There are still reports of dust today. Most of this has stayed to the west of Beijing which is good news here. But we are expecting some of this at least as we head into the weekend could possibly reach you in areas farther to the east.

Let's go ahead and check out the forecast.

Hello, mommy. Look at this little face, Kristie. Isn't that cute? This is just one of about 1,000 cygnets that are expected to hatch in the next few weeks. Well in this hatchery of swans in the UK they've been actually doing this for 600 years. And this is only the second time that the swans have arrived this early, about two weeks ahead of schedule. They think the warm temperatures that they had in the months of April and May may have (inaudible) the nests a little bit.

The swans are OK, though. And they just get to say hello to their mommies and the rest of us a little bit earlier.

Back to you.

STOUT: They're absolutely adorable. Thank you very much, Mari. And baby is called a cygnet, right?


STOUT: I think so.

Mari Ramos there. Thank you very much indeed.

Now this is one of two exhibitions recently unveiled in London. But the artist did not attend either opening. Now Ai Wai Wei has not been seen or heard from in five weeks. And some Chinese authorities detained the activist/artist in Beijing. As Atika Schubert reports, his art and his absence are speaking loudly.


ATIKA SCHUBERT, CNN CORRESPONDENT: In the 18th Century courtyard of London's Sumerset House the animals of Ai Wei Wei's Zodiac Heads installation are a silent testiment to the artist. He was supposed to be here for the opening, but he is in jail, arrested in April by Chinese authorities for alleged economic crimes.

It has been more than a month. No one has heard from him.

GWYN MILES, DIRECTOR, SUMERSET HOUSE: This is a sort of bittersweet occasion. We are terribly proud of this installation, but we fully expected Ai Wei Wei to be here to unveil the sculpture. And we were going to have public lectures. And we were going to do a lot of work with him. And so we're very, very upset that he's not able to be here. And we're also upset, because actually to have someone taken off the street and no contact with them for over a month is a very upsetting thing to happen.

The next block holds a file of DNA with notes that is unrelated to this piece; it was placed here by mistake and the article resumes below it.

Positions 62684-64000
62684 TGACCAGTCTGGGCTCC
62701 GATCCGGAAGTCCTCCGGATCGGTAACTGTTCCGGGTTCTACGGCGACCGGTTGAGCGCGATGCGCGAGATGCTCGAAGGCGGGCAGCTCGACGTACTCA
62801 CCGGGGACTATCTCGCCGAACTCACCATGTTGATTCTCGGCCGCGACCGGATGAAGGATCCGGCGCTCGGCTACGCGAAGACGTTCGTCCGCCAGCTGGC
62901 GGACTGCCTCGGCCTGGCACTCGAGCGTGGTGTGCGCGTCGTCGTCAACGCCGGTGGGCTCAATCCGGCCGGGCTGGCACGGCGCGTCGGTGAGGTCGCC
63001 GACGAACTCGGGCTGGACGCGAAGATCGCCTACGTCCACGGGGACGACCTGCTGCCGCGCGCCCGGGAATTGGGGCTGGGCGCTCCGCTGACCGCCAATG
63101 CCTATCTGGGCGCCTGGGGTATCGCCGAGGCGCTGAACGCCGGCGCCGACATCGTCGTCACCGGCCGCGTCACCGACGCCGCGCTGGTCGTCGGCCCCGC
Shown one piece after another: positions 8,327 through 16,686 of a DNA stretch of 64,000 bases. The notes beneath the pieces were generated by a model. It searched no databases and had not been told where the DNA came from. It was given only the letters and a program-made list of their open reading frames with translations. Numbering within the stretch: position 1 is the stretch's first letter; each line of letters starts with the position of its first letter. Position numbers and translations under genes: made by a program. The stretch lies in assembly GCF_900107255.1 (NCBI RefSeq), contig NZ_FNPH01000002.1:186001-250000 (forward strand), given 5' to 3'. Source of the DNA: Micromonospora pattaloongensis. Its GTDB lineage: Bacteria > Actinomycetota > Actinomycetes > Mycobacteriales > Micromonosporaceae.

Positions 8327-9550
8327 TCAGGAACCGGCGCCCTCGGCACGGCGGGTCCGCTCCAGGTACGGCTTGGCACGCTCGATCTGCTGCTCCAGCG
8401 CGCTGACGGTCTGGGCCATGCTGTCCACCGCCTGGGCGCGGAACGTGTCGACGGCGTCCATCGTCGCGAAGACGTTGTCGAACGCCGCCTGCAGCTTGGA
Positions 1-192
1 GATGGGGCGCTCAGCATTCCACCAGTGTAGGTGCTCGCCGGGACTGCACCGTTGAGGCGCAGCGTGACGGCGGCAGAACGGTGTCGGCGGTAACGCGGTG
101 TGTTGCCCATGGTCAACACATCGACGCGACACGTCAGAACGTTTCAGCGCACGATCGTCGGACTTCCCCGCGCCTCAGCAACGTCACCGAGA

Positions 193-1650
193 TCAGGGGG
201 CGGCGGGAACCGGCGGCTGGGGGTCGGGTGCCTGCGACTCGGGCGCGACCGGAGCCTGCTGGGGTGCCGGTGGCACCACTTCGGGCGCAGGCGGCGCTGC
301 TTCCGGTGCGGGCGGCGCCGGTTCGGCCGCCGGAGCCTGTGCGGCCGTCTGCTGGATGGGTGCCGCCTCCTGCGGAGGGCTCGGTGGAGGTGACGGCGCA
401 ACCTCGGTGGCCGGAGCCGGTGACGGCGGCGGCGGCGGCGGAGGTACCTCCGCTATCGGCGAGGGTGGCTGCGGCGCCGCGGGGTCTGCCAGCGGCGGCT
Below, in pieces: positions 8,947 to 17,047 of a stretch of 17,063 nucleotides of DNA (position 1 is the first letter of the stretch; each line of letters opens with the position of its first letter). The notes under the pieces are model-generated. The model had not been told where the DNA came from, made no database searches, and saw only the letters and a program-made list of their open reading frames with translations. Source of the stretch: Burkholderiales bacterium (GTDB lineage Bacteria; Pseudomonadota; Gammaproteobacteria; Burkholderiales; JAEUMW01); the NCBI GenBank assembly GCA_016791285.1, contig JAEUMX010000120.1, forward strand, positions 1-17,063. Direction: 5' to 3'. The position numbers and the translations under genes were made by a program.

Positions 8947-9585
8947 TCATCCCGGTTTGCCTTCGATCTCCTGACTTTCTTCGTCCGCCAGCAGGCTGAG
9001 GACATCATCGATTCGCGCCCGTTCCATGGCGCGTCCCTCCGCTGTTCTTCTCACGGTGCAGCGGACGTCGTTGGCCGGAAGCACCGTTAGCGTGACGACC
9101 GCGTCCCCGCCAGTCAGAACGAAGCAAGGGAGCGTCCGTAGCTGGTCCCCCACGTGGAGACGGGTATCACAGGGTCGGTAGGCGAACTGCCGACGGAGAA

SCHUBERT: But his arrest simply seems to have fueled more demand for his work. Here in London there are announced several art spaces featuring his installations. And these posters with his quotes on it will be plastered across the city.

And at each of these exhibitions there is the same demand: release Ai Wei Wei.

Ai Wei Wei's themes of political and social change run throughout the Lisson Gallery. Since 1967, a showcase for young artists with attitude.

These Han Dynasty vases are more than 2,000 years old, but covered in modern, industrial paint.

This surveillance camera is crafted from a single piece of marble and presented like a classical bust.

As are these discarded doors modeled after demolish sites that Ai Wei Wei witnessed in Beijing.

NICHOLAS LOGSDAIL, LISSON GALLERY: In a way they become like monuments to the past, monuments to something that has been a simple of this extraordinary process, incredibly fast process of change in China where whole towns and villages are being demolished and rebuilt.

SCHUBERT: But it was the (inaudible) modern's vast turbine hall that first introduced many in London to the Chinese artist. 100 million sunflower seeds of hand painted porcelain, each one unique.

In an interview with CNN late last year Ai Wei Wei admitted his outspoken views and provocative art put him on a collision course with Chinese authorities but with no regrets.

AI WEI WEI, ARTIST: Art is not just decoration. Art is not just items of the collectors, you know, habit. Art is about social change, it's about how we define our time and our culture.

SCHUBERT: As the audience for his work grows, however, it seems any attempt to silence the artist simply gives more voice to his art.

Atika Schubert, CNN, London.


STOUT: And still ahead here on News Stream, the ultimate prom proposal. His date said yes, but his principal said you're suspended.

Then pull out your shades and get ready to let this 80s classic take your breath away. It is Top Gun day.


STOUT: Welcome back.

Now it could be great news for air travelers. British Airways and the union representing many of the carriers' cabin staff have come to terms finally. Now it may lessen the chance of strikes against the airline. Ayesha Durgahee he reports the perspective deal ends a long running and bitter dispute.


AYESHA DURGAHEE, CNN INTERNATIONAL CORRESPONDENT: The battle lines were drawn, BA on one side, and its cabin crew unite union members on the other, both refusing to budge. And now it seems the fight may be over, a fight where passengers were caught in the middle. The waves of strikes ruined travel plans for thousands and cost British Airways $244 million, that included leasing aircraft and crew, training other members of staff to buffer the worst effects.

Len McClusky, the new head of Unite Union said that a great deal of credit needs to go to the new chief executive of BA.